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# How to get the "Perfect" Sine Wave Pattern

Hello folks,

I already managed to move a gameobject in a sine wave pattern thanks to this answer: https://answers.unity.com/questions/803434/how-to-make-projectile-to-shoot-in-a-sine-wave-pat.html

In my 2D game the level designer is able to place enemies by inputting on the Inspector their start_pos and their end_pos. The enemy will then calculate the direction and move towards. My problem is: I can't figure out how to automatically get the axis in which the sin wave will move depending on the direction.

Example: if my direction is (1.0, 0.0), the axis must be (0.0, 1.0), but if the direction is (0.0, 1.0), the axis must be (1.0, 0.0). And I can't figure out how to make this calculation automatic. So my level designer doesn't need to care about it. Do you have any possible suggestion other than manually input the axis in the Inspector?

Thanks in advance.

**Answer** by Daemonhahn
·
Nov 09, 2017 at 12:25 PM

Sounds like you need to learn about vector maths?

You can work out a directional vector by doing:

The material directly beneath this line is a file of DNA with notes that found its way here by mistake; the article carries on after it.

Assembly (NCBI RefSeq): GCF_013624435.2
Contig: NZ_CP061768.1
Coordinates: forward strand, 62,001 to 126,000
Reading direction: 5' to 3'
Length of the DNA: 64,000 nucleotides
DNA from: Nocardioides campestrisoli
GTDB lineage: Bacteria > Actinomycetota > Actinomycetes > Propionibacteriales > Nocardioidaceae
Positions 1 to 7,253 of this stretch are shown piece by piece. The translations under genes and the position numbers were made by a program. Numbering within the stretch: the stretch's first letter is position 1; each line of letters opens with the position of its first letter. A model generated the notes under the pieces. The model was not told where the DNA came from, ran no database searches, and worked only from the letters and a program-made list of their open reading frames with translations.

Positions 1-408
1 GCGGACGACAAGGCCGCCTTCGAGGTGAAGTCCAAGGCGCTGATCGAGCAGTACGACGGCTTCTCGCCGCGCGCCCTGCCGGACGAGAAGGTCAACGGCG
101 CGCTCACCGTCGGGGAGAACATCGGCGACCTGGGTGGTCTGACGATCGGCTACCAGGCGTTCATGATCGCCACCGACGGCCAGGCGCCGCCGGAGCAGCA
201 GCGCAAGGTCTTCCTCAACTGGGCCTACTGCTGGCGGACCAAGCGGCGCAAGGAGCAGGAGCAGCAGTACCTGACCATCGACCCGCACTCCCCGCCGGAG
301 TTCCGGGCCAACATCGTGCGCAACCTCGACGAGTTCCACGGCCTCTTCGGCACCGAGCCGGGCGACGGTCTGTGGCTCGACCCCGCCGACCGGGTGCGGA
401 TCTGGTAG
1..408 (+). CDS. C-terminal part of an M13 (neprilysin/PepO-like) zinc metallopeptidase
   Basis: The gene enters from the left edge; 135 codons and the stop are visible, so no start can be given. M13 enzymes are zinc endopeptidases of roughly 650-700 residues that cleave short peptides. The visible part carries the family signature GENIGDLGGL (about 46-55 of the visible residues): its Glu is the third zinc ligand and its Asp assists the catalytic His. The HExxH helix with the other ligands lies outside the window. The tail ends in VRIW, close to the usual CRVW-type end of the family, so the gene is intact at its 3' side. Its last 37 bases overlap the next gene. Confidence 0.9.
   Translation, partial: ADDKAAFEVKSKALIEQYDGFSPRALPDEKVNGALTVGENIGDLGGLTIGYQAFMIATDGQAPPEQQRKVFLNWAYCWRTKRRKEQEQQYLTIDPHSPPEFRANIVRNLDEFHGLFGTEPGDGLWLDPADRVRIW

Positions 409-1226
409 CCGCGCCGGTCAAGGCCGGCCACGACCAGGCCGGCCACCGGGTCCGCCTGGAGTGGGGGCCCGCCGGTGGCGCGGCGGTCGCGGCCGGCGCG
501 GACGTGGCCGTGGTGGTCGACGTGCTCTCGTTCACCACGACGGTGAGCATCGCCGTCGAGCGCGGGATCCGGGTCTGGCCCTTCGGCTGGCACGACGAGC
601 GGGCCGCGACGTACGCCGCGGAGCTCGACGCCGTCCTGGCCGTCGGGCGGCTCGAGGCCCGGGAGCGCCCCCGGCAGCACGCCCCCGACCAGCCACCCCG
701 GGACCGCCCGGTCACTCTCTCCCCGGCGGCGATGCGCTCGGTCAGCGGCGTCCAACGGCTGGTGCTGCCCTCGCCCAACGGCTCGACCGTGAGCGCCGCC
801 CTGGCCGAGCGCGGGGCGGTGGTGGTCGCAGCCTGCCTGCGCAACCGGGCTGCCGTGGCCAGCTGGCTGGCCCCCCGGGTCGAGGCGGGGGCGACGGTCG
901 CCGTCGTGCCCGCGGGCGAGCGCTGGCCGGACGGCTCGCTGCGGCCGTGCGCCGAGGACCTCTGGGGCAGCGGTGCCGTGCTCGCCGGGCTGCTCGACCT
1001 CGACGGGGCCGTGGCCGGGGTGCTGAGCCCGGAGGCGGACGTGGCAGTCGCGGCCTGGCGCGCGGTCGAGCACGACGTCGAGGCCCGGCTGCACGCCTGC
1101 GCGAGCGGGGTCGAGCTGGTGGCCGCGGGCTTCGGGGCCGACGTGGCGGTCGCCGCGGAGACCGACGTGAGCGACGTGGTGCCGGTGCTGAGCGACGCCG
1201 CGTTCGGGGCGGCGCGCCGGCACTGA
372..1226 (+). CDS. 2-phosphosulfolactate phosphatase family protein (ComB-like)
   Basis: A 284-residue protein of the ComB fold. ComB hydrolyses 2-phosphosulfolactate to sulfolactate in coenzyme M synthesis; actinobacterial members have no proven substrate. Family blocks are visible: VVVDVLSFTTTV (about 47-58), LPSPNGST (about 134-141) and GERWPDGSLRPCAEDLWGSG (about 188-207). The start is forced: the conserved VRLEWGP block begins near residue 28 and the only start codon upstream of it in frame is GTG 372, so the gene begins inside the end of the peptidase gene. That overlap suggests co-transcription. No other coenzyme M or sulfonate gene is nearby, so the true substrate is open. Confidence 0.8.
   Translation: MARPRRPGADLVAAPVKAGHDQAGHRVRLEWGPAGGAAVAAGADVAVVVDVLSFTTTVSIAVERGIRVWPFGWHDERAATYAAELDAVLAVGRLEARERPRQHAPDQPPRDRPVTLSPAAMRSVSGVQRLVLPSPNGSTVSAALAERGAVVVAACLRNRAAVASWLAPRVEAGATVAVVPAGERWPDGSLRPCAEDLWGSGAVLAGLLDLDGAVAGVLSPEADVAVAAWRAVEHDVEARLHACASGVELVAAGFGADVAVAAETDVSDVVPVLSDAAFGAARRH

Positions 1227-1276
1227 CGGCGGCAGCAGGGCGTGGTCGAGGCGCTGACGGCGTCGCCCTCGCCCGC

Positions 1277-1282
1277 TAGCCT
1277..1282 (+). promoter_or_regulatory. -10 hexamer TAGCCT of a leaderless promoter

Initial Position - Target Position.

You can also then get the square magnitude of that vector to find its length, or "distance". (not useful here but useful for other things).

So try:

Vector3 direction = transform.position - target.position;

then normalize this to turn it into a direction (unit vector)

direction.Normalize();

you can then use this to work out what direction they are initially facing as they start moving etc.

Then you can flip this direction by multiplying it negatively like this : direction = -direction; So once you work out the direction, you can then use it to affect your wave, simple!

Also if the direction is the wrong way around, reverse the Initial Position - Target Position. part of the equation.

**Please mark my answer as correct if I have helped you learn how to solve this, or how to perform direction based vector math equations**

I already got at that point, I'm marking it as an answer but I will add this:

The solution was more obvious than expected: just rotate the direction vector by 90 degrees and you always get the correct axis on which the wave should... wave.

```
mid = end - start;
mid = mid.normalized;
dir = new Vector3 (mid.x, mid.y, 0);
axis = Quaternion.Euler(0.0f, 0.0f, 90.0f) * dir;
```

Cheers!

**Answer** by Hellium
·
Nov 09, 2017 at 10:56 AM

```
Vector3 direction = ... ;
Vector3 axis = Vector3.Cross( direction, Vector3.up )
```

Or maybe try this, depending on your needs :

```
Vector3 direction = ... ;
Vector3 axis = Vector3.Cross( direction.x < 0 ? -direction : direction, Vector3.up )
```

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